DUNEDIN, Fla. -- Second baseman Kelly Johnson appears set to begin the season as Toronto's No. 2 hitter.

Johnson spent the majority of his time with the Blue Jays last year hitting in the bottom half of the order. That is expected to change this season as Toronto manager John Farrell indicated early in camp that he'd ideally move the veteran infielder up in the lineup.

"The hope is that Kelly Johnson takes that spot and runs with it," Farrell said. "We're still going to try to alternate through the lineup as best we can. If there are matchups that will dictate otherwise then we'll make that adjustment. Yunel [Escobar] will lead off, but I'd like to see Kelly in that two-hole."

Johnson came over to the Blue Jays last August in a trade with Arizona for second baseman Aaron Hill and infielder John McDonald. Johnson hit a combined .222 with 21 homers and 58 RBIs in 2011 while posting 55 extra-base hits in 545 at-bats.

The somewhat inconsistent season led to Johnson hitting in all nine positions in the batting order between his time in Arizona and Toronto. Despite the low batting average, Johnson still managed to post a .304 on-base percentage and has a .343 mark for his career, which is what caught the attention of Farrell.

Toronto's manager is looking for improved production out of the two-hole to help set the table for slugger Jose Bautista and Adam Lind. The Blue Jays managed to post just a .311 on-base percentage out of that spot in 2011.

"He's had years where he has been very good at getting on base," Farrell said. "To me, that's the most important thing. Guys that can get on base at a higher rate in front of Bautista, Lind, in front of [Brett] Lawrie, [Edwin] Encarnacion that's where we're looking to build it from."

Vizquel looking to stick with Blue Jays

DUNEDIN, Fla. -- Veteran infielder Omar Vizquel arrived at the Blue Jays' Spring Training facility on Wednesday morning to start preparing for his attempt to crack the club's big league roster.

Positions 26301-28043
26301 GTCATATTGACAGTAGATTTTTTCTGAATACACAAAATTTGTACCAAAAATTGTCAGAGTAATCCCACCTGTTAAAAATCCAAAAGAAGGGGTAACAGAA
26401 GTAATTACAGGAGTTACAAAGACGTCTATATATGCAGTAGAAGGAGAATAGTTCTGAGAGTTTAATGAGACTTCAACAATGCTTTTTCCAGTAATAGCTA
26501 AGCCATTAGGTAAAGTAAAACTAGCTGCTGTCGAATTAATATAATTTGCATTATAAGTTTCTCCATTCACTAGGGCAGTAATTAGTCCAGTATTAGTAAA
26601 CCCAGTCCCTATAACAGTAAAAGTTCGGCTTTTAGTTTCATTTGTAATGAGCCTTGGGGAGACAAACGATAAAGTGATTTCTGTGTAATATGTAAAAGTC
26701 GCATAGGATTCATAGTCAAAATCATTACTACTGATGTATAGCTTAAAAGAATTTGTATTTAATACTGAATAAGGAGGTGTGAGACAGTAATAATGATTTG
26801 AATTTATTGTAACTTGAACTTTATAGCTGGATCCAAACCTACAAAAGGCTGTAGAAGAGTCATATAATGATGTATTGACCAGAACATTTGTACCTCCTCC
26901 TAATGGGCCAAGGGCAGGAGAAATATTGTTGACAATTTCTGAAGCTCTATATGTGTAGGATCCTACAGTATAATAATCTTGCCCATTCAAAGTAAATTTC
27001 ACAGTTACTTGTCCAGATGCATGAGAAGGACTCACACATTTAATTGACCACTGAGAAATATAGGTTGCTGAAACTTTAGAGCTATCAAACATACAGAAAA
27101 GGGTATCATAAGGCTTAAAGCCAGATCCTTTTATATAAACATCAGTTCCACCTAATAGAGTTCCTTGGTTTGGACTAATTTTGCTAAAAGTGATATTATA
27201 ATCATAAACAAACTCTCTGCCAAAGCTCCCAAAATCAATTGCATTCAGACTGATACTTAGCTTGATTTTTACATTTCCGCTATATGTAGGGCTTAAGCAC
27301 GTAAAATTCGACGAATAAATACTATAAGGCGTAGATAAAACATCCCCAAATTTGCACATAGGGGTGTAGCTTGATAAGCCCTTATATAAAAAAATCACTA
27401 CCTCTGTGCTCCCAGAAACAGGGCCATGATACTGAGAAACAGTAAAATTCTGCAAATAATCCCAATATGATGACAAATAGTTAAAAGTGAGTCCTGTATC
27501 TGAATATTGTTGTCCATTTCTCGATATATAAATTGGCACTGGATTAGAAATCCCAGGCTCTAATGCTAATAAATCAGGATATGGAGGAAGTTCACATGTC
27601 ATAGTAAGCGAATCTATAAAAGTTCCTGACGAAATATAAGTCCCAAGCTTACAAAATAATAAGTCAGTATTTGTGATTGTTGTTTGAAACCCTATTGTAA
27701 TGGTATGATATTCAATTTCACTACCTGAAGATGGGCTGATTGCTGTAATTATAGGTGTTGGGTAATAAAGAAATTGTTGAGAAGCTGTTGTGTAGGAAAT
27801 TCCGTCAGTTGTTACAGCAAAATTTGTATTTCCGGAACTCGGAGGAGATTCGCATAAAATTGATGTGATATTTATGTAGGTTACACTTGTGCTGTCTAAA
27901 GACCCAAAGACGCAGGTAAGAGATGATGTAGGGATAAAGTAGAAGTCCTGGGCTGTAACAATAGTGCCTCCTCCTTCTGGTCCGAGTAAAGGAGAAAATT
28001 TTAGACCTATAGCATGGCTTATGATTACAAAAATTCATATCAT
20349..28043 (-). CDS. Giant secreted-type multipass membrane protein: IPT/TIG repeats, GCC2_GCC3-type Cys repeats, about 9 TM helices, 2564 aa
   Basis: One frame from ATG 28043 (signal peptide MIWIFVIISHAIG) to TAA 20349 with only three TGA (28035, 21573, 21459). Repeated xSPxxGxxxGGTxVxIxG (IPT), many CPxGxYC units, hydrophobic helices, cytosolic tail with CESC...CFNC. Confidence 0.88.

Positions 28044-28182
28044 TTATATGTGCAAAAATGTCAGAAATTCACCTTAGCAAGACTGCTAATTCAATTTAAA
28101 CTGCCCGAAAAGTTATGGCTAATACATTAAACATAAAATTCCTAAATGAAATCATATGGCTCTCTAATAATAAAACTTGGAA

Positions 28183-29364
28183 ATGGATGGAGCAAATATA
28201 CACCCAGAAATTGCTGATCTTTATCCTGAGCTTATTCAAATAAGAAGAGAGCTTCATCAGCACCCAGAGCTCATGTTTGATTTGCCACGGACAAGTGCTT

Vizquel signed a Minor League contract with an invite to Spring Training during the offseason. He will compete against Mike McCoy and Luis Valbuena for the utility infielder spot on Toronto's 25-man roster.

The 23-year veteran has the ability to play all four infield positions and could fill a similar role to the one John McDonald was responsible for in 2011.

"We also look at what Omar can bring to us," Blue Jays manager John Farrell said. "His veteran leadership, his mentoring ability. But I don't want to play on that too heavily, because he's still a player with a lot of talent."

One of the question marks surrounding Vizquel is his ability to play shortstop. The 44-year-old is one of the greatest defensive shortstops to ever play the game but in recent years his range and arm strength has been somewhat diminished.

Farrell dismissed any of those concerns by saying Brett Lawrie's abilities at third base would overcome any shortcomings on Vizquel's end if he was needed at short.

"The one thing that you look at over time -- and you read the reports and get evaluations of other people -- he has had a long career as a shortstop," Farrell said.

"Whether the arm strength is as good as it was a few years ago, might not exactly be the case, but you can also look at an alignment with Lawrie at third, who has tremendous range that can cover up the six-hole a little bit more than the average third baseman. That takes away from some of the concern that might be there with the throw coming out of the hole at shortstop."